Thoughts, Ideas, and Concepts by Sandra Parks

Archive for the ‘Education’ Category

Will your student loans be forgiven??? That is the Question!!!!

If you’ve got a diploma hanging on your wall, chances are it didn’t come cheap. About two-thirds of the 3 million or so college seniors who donned a cap and gown this year took on an average debt of $22,500 for the privilege of earning that diploma. The debt graduate and professional students incur is often tens of thousands more.

As graduates struggle to find jobs during the worst economic crisis of their lifetime, an adviser to the secretary of education expects a rise in the default rate on student loans, which cannot be easily renegotiated or discharged in bankruptcy.

But a provision of the College Cost Reduction and Access Act of 2007 that reduces monthly payments for hundreds of thousands of borrowers who qualify for the new Income-Based Repayment plan took effect July 1.

Borrowers who work in certain public service jobs could also have the balance of their loan erased after making qualifying payments for 10 years. (Supposedly, this costs the government nothing, since it will now change the way it subsidizes student-loan lenders.)

So, will your student loan be bailed out? In a word: maybe.

At the very least, the IBR program will lower the monthly payments of people who accumulated significant federal student loan debt but don’t have the income to make the payments on the standard 10-year repayment plan. This relief may reach as many as 1 million people, according to the Project on Student Debt. And despite lower payments, the former students won’t be paying off their loans indefinitely — any remaining balance will be forgiven after payments are made for 25 years.

Basing loan payments on income isn’t a new concept. For years, graduates with federal student loans had options to reduce or eliminate their payments, depending on how much money they made. But IBR is intended to be more generous.

IBR caps monthly payments at 15% of earnings above 150% of the poverty line, or $10,830 for a single-person household. Online calculators at the free public service site FinAid.org can help you compare what your income-based payments, income-contingent payments and income-sensitive payments would be.

There are situations in which an IBR payment would be zero. If your payment is so low it doesn’t cover the interest accruing on your loan, the government will pay the interest for three years on subsidized Stafford loans, which are government-backed loans given to financially needy students that do not accrue interest while the borrower is in school.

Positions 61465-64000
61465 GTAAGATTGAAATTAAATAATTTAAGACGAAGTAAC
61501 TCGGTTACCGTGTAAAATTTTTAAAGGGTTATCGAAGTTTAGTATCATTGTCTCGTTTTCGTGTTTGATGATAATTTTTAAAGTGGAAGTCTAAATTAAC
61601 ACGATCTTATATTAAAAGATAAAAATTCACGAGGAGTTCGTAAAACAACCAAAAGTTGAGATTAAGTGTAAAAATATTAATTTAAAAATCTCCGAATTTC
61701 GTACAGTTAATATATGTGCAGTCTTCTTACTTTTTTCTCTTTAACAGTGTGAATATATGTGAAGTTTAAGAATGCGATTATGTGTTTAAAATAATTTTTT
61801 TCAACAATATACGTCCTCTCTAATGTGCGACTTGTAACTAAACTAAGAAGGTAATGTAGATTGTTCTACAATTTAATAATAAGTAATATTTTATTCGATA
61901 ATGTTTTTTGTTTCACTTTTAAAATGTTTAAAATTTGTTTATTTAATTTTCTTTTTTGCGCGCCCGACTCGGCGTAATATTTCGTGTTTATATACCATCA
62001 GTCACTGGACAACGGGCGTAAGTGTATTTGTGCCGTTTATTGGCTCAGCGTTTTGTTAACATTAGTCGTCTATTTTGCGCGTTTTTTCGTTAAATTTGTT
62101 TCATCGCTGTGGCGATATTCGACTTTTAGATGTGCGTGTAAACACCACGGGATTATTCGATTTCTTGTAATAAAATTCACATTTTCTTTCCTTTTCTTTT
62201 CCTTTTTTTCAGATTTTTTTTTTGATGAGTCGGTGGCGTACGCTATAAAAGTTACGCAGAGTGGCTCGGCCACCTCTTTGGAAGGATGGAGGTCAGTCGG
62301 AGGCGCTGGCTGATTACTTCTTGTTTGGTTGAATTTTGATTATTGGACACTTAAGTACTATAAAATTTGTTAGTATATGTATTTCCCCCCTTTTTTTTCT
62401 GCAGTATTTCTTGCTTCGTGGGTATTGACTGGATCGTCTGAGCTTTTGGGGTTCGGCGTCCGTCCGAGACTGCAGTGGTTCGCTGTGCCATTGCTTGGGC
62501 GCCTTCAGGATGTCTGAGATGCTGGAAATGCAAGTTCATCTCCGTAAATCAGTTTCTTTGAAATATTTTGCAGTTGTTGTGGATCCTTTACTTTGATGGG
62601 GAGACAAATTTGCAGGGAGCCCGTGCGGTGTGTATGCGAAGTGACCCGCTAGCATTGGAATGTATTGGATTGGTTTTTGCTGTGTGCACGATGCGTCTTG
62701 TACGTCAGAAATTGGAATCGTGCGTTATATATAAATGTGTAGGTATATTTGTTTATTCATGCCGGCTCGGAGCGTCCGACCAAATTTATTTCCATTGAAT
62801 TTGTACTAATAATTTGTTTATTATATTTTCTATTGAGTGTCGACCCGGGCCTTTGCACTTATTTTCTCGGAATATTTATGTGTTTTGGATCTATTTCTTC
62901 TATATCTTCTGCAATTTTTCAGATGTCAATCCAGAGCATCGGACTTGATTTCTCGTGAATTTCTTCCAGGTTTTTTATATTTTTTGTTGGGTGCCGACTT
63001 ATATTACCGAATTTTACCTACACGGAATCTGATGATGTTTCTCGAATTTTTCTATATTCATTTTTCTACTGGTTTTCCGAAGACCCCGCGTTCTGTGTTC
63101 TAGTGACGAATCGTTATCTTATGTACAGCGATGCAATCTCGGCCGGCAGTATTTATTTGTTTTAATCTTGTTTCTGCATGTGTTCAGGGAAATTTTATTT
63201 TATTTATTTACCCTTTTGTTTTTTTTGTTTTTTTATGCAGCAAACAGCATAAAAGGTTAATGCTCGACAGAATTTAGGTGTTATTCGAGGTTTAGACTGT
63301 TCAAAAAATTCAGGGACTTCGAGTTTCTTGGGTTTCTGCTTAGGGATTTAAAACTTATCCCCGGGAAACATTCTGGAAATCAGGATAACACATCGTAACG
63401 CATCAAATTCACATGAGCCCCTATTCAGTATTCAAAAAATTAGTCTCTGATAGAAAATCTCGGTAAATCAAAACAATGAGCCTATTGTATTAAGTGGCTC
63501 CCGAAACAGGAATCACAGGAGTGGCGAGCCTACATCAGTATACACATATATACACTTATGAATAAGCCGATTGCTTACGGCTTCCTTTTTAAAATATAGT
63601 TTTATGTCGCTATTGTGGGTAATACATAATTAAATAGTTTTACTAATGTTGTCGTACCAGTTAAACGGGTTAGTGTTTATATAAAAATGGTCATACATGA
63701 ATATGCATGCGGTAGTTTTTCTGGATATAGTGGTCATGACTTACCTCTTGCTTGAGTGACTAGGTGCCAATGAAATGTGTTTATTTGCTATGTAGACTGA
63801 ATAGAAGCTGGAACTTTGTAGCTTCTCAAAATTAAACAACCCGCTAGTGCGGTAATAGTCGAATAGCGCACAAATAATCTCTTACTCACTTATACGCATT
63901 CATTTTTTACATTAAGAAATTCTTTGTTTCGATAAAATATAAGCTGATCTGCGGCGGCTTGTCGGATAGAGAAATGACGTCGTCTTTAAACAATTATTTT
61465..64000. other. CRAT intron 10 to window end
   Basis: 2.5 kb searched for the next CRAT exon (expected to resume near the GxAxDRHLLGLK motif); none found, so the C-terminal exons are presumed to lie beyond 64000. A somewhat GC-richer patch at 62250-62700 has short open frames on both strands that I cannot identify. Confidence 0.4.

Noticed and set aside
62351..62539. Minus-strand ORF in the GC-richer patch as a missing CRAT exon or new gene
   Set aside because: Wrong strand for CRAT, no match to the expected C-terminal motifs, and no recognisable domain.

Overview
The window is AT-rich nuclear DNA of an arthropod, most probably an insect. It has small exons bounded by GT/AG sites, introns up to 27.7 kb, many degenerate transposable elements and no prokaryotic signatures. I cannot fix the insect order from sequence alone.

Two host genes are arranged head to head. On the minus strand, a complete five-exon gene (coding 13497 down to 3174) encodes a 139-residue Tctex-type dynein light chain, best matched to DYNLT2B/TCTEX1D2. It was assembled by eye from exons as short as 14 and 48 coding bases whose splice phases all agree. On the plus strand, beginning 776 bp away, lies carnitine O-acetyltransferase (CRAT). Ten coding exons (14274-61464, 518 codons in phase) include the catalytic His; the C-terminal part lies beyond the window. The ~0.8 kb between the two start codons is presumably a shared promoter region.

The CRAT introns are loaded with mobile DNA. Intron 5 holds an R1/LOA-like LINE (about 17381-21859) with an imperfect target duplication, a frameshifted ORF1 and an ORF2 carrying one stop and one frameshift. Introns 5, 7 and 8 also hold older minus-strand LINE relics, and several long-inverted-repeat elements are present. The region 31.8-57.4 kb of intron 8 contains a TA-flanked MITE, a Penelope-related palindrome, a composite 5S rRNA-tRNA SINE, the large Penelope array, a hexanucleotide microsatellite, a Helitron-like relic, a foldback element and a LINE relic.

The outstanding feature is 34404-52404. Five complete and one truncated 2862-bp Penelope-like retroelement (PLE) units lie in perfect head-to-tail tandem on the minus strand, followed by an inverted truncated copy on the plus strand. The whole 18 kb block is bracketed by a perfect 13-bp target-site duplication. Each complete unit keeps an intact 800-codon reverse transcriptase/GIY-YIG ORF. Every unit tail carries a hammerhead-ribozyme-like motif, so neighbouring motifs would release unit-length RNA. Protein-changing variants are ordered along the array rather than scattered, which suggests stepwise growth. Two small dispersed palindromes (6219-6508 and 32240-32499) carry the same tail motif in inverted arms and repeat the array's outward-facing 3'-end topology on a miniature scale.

After that period, and for all of the other kinds of unsubsidized federal loans, unpaid interest will accrue but will not compound. In other words, you won’t be charged interest on top of interest.

Borrowers who think they could benefit from IBR should contact their lender and ask for an application that will authorize the release of their adjusted gross income from the Internal Revenue Service each year.

The news is even more promising for people working in public service jobs: government employees, teachers in public schools and universities, workers at public hospitals and anyone working for a 501(c)(3) nonprofit would qualify. Anyone working in a qualifying job who borrowed from the Direct Loan Program is eligible for loan forgiveness after 10 years, down from 25.

To qualify for forgiveness, borrowers who work in a public-interest position must either have an existing Direct Loan or consolidate a federal loan with a private lender into the Direct Loan Program and make 120 payments after Oct. 1, 2007. The payments do not have to be consecutive, can be made while at different eligible positions and must be made on the income-based or standard repayment plans. (See “Ask for student loan forgiveness.”)

At this point, the burden is on borrowers to document where they were working during their repayment period. The Department of Education is planning to develop a more definitive system to confirm eligibility, but right now borrowers should keep pay stubs and tax documents that verify their work history.

IBR and public-loan forgiveness won’t be the best options for every borrower. Some borrowers — those able to make higher monthly payments — would be better served by sticking with a traditional payment plan to avoid accruing years of additional interest. Graduates who financed their education with private loans are ineligible entirely.

But for an MBA grad who borrowed $150,000 planning to be an investment banker but ended up in government service, IBR will result in payments that are affordable on a civil servant salary.